And he is likely getting phone calls from higher ups to find a way to prosecute the Georgia SoS, which also doesn’t seem like fun. And risks getting in the spotlight and getting death threats for two weeks of work.

    The above isn’t normal! It just ISN’T!

    4
  12. a country lawyer says:

    @Steven L. Taylor: Also to remove the perks which former presidents have such as a pension, office space, staff, Secret Service protections, and to prevent any future aircraft carrier being named for him.

    10
  13. Joe says:

    @Steven L. Taylor:
    While I wouldn’t put money on it, it would be interesting if the House took up impeachment for the sole purpose of barring Trump from federal office and, depending on Trump’s trajectory after leaving office, the Senate might think a clean break to clear the decks for 2024 would be the best option.

    5
  14. Sleeping Dog says:

    @Steven L. Taylor:

    Hadn’t read Hasen yet. But that is good to know. Somehow I don’t believe it will happen.

    Also, saw that Kemp has attacked Raffensperger for releasing the tape. I find it doubtful that the GA AG will want to go into this hornet’s nest.

    1
  15. gVOR08 says:

    A federal statute makes it a crime when one “knowingly and willfully …

    I’m going to go off on a philosophical tangent. I’ve always thought this sort of a thing is a huge flaw in the law generally. The idea is apparently to do justice by punishing evil, so we have to know the perp intended to do evil. But realistically the perps state of mind is unknown and unknowable. In management theory they say reward and punish actions, not attitudes or opinions.

    As a consequentialist, deterrence is the only legal philosophy that makes any sense. You do the crime, you volunteer to be the example to deter others. While one might agree that someone who committed a crime more or less unintentionally, or under duress, or under mental debility, shouldn’t be harshly punished, but that’s a matter for the sentencing phase, not guilt determination.

    I have several times seen libertarians say deterrence can’t work. But I’ve never seen anyone cite a source for that belief. IIRC Nozick, in Anarchy, State, and Utopia, says it’s impractical because it’s not possible to accurately calculate the correct punishment. But the the necessity for accurate determination flows from Nozick’s “Compensation Principle”. In the real world who cares if we over or under punish a little? And he seems to think his “dominant protective agency” would be capable of the greatest nicety in similar calculations. Saying precise calculation is impractical is not the same thing as saying others wouldn’t be deterred by some punishment. So a question for our libertarian commenters, where does this doctrine that deterrence can’t work come from? (And how does the “dominant protective agency” not turn into a protection racket?)

    Coming back to the current case, shouldn’t we do everything we can to deter future presidents from acting like Trump, and future senators from acting like Ted Cruz?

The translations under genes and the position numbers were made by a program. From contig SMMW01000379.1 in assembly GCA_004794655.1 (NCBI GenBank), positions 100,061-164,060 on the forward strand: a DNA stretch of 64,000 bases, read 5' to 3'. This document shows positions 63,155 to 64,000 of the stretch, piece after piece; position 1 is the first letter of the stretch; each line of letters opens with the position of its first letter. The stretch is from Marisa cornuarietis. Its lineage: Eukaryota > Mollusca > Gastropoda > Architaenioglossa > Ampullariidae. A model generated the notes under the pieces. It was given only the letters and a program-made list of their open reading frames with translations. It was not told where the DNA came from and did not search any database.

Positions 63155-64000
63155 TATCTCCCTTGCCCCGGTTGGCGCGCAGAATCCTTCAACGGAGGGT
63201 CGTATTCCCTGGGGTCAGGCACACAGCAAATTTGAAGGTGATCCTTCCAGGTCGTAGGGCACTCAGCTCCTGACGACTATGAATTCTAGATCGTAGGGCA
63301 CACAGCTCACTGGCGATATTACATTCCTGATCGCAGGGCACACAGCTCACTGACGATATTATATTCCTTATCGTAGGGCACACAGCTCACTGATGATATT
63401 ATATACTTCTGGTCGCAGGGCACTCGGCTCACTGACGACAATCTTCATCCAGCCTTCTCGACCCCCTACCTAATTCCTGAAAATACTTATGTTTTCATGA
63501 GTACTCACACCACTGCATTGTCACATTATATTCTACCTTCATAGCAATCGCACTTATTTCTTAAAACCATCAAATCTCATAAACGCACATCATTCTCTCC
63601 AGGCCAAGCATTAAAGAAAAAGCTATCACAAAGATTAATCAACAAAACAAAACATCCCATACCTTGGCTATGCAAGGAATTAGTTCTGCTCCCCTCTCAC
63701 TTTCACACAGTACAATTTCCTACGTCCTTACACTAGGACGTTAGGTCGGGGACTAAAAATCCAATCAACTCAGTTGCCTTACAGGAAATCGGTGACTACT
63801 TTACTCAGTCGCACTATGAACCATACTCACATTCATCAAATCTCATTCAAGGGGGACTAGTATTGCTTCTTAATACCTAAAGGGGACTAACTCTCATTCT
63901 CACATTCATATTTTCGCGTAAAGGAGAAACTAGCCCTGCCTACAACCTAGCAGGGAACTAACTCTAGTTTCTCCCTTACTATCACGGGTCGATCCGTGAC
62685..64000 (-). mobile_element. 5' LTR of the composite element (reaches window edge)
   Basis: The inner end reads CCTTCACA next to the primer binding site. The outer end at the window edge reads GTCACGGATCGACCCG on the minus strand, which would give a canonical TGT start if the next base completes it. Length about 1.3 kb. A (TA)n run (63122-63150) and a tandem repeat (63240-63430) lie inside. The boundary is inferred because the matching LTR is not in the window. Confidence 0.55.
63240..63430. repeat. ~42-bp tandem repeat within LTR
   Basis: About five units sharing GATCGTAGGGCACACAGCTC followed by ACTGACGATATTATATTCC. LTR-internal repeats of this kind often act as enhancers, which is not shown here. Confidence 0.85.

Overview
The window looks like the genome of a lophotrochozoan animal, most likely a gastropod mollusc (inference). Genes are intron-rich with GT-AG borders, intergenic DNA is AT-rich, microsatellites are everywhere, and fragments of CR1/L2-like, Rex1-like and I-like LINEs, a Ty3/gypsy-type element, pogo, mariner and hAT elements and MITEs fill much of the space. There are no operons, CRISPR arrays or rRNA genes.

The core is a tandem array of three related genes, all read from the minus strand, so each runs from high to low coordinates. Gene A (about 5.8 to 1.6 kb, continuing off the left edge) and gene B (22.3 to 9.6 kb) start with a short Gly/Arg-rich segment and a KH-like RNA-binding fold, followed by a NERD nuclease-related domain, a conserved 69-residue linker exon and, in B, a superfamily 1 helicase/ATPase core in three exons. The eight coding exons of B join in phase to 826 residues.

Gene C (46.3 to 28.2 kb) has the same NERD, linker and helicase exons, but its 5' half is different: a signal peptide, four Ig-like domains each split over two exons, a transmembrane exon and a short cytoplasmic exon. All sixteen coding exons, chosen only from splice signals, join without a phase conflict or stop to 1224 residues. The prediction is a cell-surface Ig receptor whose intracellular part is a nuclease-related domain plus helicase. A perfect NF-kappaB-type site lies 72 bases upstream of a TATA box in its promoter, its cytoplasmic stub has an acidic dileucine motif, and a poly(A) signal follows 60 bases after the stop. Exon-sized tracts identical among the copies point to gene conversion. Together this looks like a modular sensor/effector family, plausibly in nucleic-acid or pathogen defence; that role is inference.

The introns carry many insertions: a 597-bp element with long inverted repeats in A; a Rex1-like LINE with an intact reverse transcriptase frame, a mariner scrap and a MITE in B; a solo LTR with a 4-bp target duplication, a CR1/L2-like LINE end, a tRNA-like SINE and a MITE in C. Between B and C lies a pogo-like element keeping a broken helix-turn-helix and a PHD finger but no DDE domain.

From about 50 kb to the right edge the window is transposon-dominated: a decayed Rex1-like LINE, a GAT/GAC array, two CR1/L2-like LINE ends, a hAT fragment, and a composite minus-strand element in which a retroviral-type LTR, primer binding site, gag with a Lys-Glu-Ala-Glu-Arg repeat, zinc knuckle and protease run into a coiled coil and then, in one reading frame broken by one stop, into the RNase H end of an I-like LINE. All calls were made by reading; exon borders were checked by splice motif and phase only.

2
  16. OzarkHillbilly says:

    or to argue that he did not know that a federal law existed apparently prohibiting his actions.

    Huh, and all this time I thought ignorance of the law was no excuse. Wish I’d known this before I pleaded guilty of possession of that kilo of smack.

    9
  17. Daryl and his brother Darryl says:

    Lot’s of talk, today, about Trump leaving for Scotland on the 19th.

    2
  18. Kathy says:

    America has a long history of supporting various authoritarian, often brutal, dictators in third-world countries, on the assumption that they were better than a Communist regime (I’d argue the assumption wasn’t entirely wrong, but that’s a digression). This is encapsulated by a statement attributed to FDR regarding Nicaragua’s Somoza “He may be a son of a bitch, but he’s our son of a bitch.”

    And now that’s the GOP defense of Trump, even by those who don’t recognize it as such.

    BTW, it’s also clear why el Cheeto Màs Pendejo hasn’t granted himself his much announced self-pardon: he’s not done committing crimes yet.

    8
  19. Gustopher says:

    @OzarkHillbilly:

    Huh, and all this time I thought ignorance of the law was no excuse. Wish I’d known this before I pleaded guilty of possession of that kilo of smack.

    Who can possibly know what a kilo is?

    You should have at least gone to a jury and tried for nullification, because of this One World Government Metric Thing.

    6
  20. Daryl and his brother Darryl says:

    This call is just exactly like the Ukraine/Zelensky call. A dumb wanna-be mob boss creating evidence against himself.
    My only question, is how many other calls like this has he made, that we don’t know about? Do you REALLY think there are just the two?
    No one can figure out why Hawley is taking part in this crazy coup conspiracy…maybe Trump called him?
    No one, for the last four years, has been able to figure out what happened to Butters…maybe Trump called him?
    Same with Cruz.
    Maybe Trump just has better leverage against those guys???

    3
  21. DrDaveT says:

    @gVOR08:

    Coming back to the current case, shouldn’t we do everything we can to deter future presidents from acting like Trump, and future senators from acting like Ted Cruz?

    Exactly. If there are no adverse consequences, people like the current crop of scum will continue to act this way. We have already seen that institutions and the plain truth aren’t enough to stop them and that their oaths are meaningless. Voting them out would work, except that they have now corrupted the mechanisms of democracy to the point where voting them out is not reliable. The last thing we need is to reinforce the belief that the law cannot or will not touch them.

    I’m beginning to think that we need a law that reaffirms that elected officials and cabinet members speaking in public are understood to be under oath, so that outright lies are prosecutable as perjury.

    9
  22. DrDaveT says:

    @Daryl and his brother Darryl: